I personally like cash. Money market funds, and also actual paper script. Though in the long run it will lose value, during a period of deflation it will give you the most options.

Though it is good to start positioning yourself now, you will get the most mileage once deflation comes if you have cash. Planning now for what you will do then is probably your best course of action.

Since precious metals and crypto are bouncing along their bottoms now (or what is there production cost at least) this is a good period in which to dollar cost average into those.

That means buy them gradually, but on a regular schedule. Get started now, but don't have a sense of stress or urgency. What I've described above unfolds over a period of years. Deflation probably won't even start being felt for about a year in the US, though sooner in other countries.

Again, the way the US is going to respond to economic troubles here is going to exacerbate them everywhere else, so if you're outside the US you want to take the above that much more seriously, and sooner.

What If You Have No Money to Invest in Anything?


Then you need to supplement any income from a job so that you do have money to invest. I already talked about a side business, but what I didn't talk about is what kind.

I am the cheerleader for passive income. I've been urging people to go in that direction for years, and am heavily involved in it myself. At one point I had 12 different streams of passive income flowing in!

In fact, though my investments have been a big part of my ability to retire so young, my passive income is what makes it truly possible. It covers my living expenses so that I don't have to withdraw from investments during periods in which it is unfavorable to do so. I don't have to ever lock in a loss to access needed funds when a market I'm in is contracting.

Passive income doesn't have to be so large that it takes the place of your regular job. You can still cover most living expenses with it. But the great thing about it is that it allows you to keep that full-time job, have money to invest, and still have free time to spend with family and just enjoying life. I don't know anything else like that.

Because I think passive income is so important, my next article in this series is going to be 100% about that topic. What it is. How you do it. Pluses and minuses of different kinds. And so on. But this post is already quite long, so let's wrap it up.

Ending on a Positive Note


A lot.

And I don't say that to be funny. I'm referring back to my previous posts in this Thriving series in which I focus on the mastery of the Inner Game.

As I said, I'm not an investment adviser. I really don't know what you should personally do, and more to the point, I don't know WHEN you should take each action.

Recall my talking about the timing with which I was buying and selling, and how it worked for me where not everyone has such favorable results with the very same actions. The difference is timing.

And when it comes to timing, the master is within you. It speaks to you in the silence. Are you giving it silence in which to speak? Are you listening?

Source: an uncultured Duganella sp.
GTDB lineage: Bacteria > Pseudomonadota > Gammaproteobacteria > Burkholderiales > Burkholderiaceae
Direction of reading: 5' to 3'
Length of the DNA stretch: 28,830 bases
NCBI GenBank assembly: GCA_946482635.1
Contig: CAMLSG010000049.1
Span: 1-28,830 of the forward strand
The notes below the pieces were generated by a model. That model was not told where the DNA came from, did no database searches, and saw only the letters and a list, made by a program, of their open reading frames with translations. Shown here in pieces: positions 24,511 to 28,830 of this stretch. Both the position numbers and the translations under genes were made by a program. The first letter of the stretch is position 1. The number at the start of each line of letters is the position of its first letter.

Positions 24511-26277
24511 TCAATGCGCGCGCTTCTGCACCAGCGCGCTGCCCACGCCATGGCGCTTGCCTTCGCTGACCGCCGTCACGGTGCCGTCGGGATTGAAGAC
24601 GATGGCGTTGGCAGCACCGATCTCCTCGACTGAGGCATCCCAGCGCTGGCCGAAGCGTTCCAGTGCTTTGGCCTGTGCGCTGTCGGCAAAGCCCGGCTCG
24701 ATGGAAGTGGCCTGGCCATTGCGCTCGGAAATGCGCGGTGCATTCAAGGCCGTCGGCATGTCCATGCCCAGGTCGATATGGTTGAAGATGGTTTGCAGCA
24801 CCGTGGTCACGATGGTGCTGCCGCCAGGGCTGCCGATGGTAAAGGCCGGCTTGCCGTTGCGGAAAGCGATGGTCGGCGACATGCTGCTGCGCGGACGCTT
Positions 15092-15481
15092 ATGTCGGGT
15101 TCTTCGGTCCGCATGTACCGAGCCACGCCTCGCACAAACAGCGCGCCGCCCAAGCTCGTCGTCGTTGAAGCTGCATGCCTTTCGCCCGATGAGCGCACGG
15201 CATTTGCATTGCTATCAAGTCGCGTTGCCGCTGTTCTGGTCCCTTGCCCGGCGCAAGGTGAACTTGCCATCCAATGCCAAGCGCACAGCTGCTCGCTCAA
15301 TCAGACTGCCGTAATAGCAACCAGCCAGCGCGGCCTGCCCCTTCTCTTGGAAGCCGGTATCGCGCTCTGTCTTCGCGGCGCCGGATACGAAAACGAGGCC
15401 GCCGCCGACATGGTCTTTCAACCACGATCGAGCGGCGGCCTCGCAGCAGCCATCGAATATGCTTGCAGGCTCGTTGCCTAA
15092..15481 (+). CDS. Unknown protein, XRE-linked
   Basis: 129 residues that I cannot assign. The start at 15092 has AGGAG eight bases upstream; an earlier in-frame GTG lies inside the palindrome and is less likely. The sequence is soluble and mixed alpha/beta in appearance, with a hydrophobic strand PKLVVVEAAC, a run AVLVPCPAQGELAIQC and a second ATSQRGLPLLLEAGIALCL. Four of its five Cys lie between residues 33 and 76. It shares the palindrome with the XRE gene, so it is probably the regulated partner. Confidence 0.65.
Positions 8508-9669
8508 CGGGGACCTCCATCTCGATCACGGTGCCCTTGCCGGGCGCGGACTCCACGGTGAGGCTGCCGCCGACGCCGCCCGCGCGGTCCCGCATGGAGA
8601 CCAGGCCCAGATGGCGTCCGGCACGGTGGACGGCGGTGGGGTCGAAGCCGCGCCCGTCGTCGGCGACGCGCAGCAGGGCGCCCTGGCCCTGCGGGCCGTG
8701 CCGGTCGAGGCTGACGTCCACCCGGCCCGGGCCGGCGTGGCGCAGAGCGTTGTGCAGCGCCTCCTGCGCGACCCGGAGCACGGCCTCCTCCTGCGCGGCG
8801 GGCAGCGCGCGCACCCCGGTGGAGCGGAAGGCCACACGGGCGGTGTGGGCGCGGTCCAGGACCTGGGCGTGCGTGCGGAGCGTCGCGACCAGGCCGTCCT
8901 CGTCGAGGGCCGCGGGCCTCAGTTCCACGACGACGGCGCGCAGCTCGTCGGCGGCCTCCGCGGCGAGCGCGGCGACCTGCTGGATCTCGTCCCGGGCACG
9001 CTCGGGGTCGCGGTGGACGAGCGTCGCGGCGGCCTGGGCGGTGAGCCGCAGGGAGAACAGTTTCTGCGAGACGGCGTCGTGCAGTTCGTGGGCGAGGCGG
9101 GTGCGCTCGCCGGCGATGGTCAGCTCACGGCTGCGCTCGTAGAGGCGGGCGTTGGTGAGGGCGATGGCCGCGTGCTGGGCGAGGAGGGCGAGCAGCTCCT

Prayer, which I consider focusing in on what is good and wanted with the expectation of being blessed with the experience of that wanted thing/situation/feeling, is an important aspect of manifestation. You can add an actual verbal request to an entity if that makes it more real for you, but if you don't believe in any Divine entities that's fine too. The main thing is that you believe in the inevitability of your vision coming into being. Find your own reasons to believe.

Meditation is where you listen to actually receive the guidance that will lead you to actions that bring your prayed for vision into reality.

The above financial education I've shared with you is so that the combination of your prayer/envisioning and meditation/listening can guide you in an effective way.

Step-by-step, you will be shown the right things to do at the right time. You will meet with the right people who casually make just the right remark that triggers a memory in you. You will encounter just the right opportunities and recognize their value quickly enough to act before they are gone. You will have a seasoned detective's sense of bullshit, and will have no interest in any scams without even needing to investigate them to know they're scams.

In other worlds, you will be blessed.

Know this: Everything around you can be going down, and you can still be going up. It has been this way for me through every recession I've lived through over the last 20 years. It can be like this for you too.

Enjoy the adventure!

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Go silver! It's the most under valued and is the second most used commodity (next to oil) in the world.

Blessed indeed. This is a deeply important piece. Thank-you for taking the time to share such poignant pieces which will help encourage abundance looking ahead. Love & Prayers Always 🙏🎶🌄🍀


Thanks for your kind words. Glad to hear it resonated with you.

its rich dad poor dad in a nutshell... (maybe even nutshells were money at some point)
but we should prepare. I am lucky to live in Switzerland which has a halfway decent stable economy itself but its not a guarantee since I agree with you that this will be a global thing.
If you are able to go down a lot less then the rest you are going up in comparison...
I am really looking forward to you passive income flow post. I am trying to build up this stream as well and any tips, tricks or methods are welcome.